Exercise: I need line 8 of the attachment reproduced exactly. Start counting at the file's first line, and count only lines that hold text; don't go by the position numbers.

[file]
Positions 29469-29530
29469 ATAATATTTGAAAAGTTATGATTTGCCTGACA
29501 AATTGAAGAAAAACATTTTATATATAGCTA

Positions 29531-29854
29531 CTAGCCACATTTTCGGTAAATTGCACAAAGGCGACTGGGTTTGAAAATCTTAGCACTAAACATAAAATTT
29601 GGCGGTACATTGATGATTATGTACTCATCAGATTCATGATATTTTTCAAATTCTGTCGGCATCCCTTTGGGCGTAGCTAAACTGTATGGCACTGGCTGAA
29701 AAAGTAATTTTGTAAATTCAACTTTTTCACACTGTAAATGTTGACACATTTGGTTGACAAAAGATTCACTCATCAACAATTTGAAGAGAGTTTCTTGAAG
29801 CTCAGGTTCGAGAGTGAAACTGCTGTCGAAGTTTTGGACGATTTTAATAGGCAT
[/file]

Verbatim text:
29801 CTCAGGTTCGAGAGTGAAACTGCTGTCGAAGTTTTGGACGATTTTAATAGGCAT